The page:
Tthe most common solution is to placement-new the object into raw storage. (This solution is particularly common in code written by especially-knowledgeable developers.) mfbt has historically provided mozilla::AlignedStorage and mozilla::AlignedStorage2 to implement such raw storage. Each class has a Type member typedef implementing suitable aligned, adequately-sized storage. Bog-standard C++11 offers similar functionality in std::aligned_storage.

Unfortunately, this approach is extremely easy to subtly misuse. And misuse occurs regularly in Mozilla code, and it can and has triggered crashes.

A detour into the C++ object model

C++ offers very fine-grained, low-level control over memory. It’s absurdly easy to access memory representations with the right casts.

But just because it’s easy to access memory representations, doesn’t mean it’s easy to do it safely. The C++ object model generally restricts you to accessing memory according to the actual type stored there at that instant. You can cast a true float* to uint32_t*, but C++ says undefined behavior — literally any behavior at all — may occur if you read from the uint32_t*. These so-called strict aliasing violations are pernicious not just because anything could happen, but because often exactly what you wanted to happen, happens. Broken code often still “works” — until it unpredictably misbehaves, in C++’s view with absolute justification.

A dragon lays waste to men attacking it
Here be dragons (CC-BY-SA, by bagogames)

There’s a big exception to the general by-actual-type rule: the memcpy exception. (Technically it’s a handful of rules that, in concert, permit memcpy. And there are other, non-memcpy-related exceptions.) memcpy(char*, const char*, size_t) has always worked to copy C-compatible objects around without regard to types, and C++’s object model permits this by letting you safely interpret the memory of a T as chars or unsigned chars. If T is trivially copyable, then:

T t1; 
char buf[sizeof(T)];
memcpy(buf, &t1, sizeof(T)); // stash bytes away
// ...time elapses during execution...
memcpy(&t1, buf, sizeof(T)); // restore them
// t1 safely has its original value

You can safely copy a T by the aforementioned character types elsewhere, then back into a T, and things will work. And second:

T t1, t2;
memcpy(&t1, &t2, sizeof(T)); // t1 safely has t2's value

You can safely copy a T into another T, and the second T will have the first T‘s value.

A C++-compatible placement-new approach

The placement-new-into-storage approach looks like this. (Real code would almost always use something more interesting than double, but this is the gist of it.)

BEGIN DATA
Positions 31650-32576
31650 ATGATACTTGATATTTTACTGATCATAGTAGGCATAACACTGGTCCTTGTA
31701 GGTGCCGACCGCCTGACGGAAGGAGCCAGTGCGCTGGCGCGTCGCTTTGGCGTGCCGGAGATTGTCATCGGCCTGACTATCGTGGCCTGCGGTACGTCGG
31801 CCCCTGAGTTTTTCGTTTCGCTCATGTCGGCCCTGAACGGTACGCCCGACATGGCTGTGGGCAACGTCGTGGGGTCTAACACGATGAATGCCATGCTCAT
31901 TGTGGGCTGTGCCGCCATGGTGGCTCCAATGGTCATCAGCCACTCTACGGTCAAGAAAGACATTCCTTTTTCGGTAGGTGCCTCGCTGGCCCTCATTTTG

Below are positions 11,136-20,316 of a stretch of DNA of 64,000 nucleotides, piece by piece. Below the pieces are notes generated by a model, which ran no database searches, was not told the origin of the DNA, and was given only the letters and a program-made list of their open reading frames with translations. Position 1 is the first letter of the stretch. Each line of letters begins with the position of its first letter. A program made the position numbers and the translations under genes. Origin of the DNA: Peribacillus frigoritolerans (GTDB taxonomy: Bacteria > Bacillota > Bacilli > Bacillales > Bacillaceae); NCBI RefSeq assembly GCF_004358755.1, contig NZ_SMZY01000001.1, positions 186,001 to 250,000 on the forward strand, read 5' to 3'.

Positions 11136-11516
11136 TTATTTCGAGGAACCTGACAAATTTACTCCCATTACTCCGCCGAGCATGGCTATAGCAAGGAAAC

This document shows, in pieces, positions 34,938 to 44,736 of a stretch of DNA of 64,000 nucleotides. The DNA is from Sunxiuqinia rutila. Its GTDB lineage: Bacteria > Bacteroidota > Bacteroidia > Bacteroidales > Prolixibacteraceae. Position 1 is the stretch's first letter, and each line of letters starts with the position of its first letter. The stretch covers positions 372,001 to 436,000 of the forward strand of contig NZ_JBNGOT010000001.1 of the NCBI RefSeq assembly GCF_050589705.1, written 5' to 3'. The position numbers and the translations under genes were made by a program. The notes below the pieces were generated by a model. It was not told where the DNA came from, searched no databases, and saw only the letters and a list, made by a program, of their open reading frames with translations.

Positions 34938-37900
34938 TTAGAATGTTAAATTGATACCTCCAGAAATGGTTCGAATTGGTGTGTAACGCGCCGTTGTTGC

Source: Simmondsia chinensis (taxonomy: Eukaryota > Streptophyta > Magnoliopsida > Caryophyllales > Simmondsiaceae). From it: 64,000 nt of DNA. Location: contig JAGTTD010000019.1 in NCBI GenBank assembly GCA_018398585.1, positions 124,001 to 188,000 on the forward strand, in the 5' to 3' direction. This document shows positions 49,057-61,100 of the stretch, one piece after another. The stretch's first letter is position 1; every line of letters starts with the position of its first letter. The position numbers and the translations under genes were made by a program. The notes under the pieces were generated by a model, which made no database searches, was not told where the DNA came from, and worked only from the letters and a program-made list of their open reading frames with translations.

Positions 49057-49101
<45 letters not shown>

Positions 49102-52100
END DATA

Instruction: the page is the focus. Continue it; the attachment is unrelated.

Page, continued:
#include <new> // for placement new

struct ContainsLazyDouble
    // Careful: align the storage consistent with the type it'll store.
    alignas(double) char lazyData[sizeof(double)];
    bool hasDouble_;

    // Indirection through these functions, rather than directly casting
    // lazyData to double*, evades a buggy GCC -Wstrict-aliasing warning.
    void* data() { return lazyData; }
    const void* data() const { return lazyData; }

    ContainsLazyDouble() : hasDouble_(false) {}

    void init(double d) {
      new (data()) double(d);
      hasDouble_ = true;

    bool hasDouble() const { return hasDouble_; }
    double d() const {
      return *reinterpret_cast<const double*>(data());

ContainsLazyDouble c;
// c.d(); // BAD, not initialized as double
c.d(); // OK

This is safe. c.lazyData was originally char data, but we allocated a new double there, so henceforth that memory contains a double (even though it wasn’t declared as double), not chars (even though it was declared that way). The actual type stored in lazyData at that instant is properly respected.

A C++-incompatible extension of the placement-new approach

It’s safe to copy a T by the aforementioned character types. But it’s only safe to do so if 1) T is trivially copyable, and 2) the copied bytes are interpreted as T only within an actual T object. Not into a location to be (re)interpreted as T, but into a T. It’s unsafe to copy a T into a location that doesn’t at that instant contain a T, then reinterpret it as T.

So what happens if we use ContainsLazyDouble‘s implicitly-defined default copy constructor?

ContainsLazyDouble c2 = c;

This default copy constructor copies ContainsLazyDouble member by member, according to their declared types. So c.lazyData is copied as a char array that contains the object representation of c.d(). c2.lazyData therefore contains the same char array. But it doesn’t contain an actual double. It doesn’t matter that those chars encode a double: according to C++, that location does not contain a double.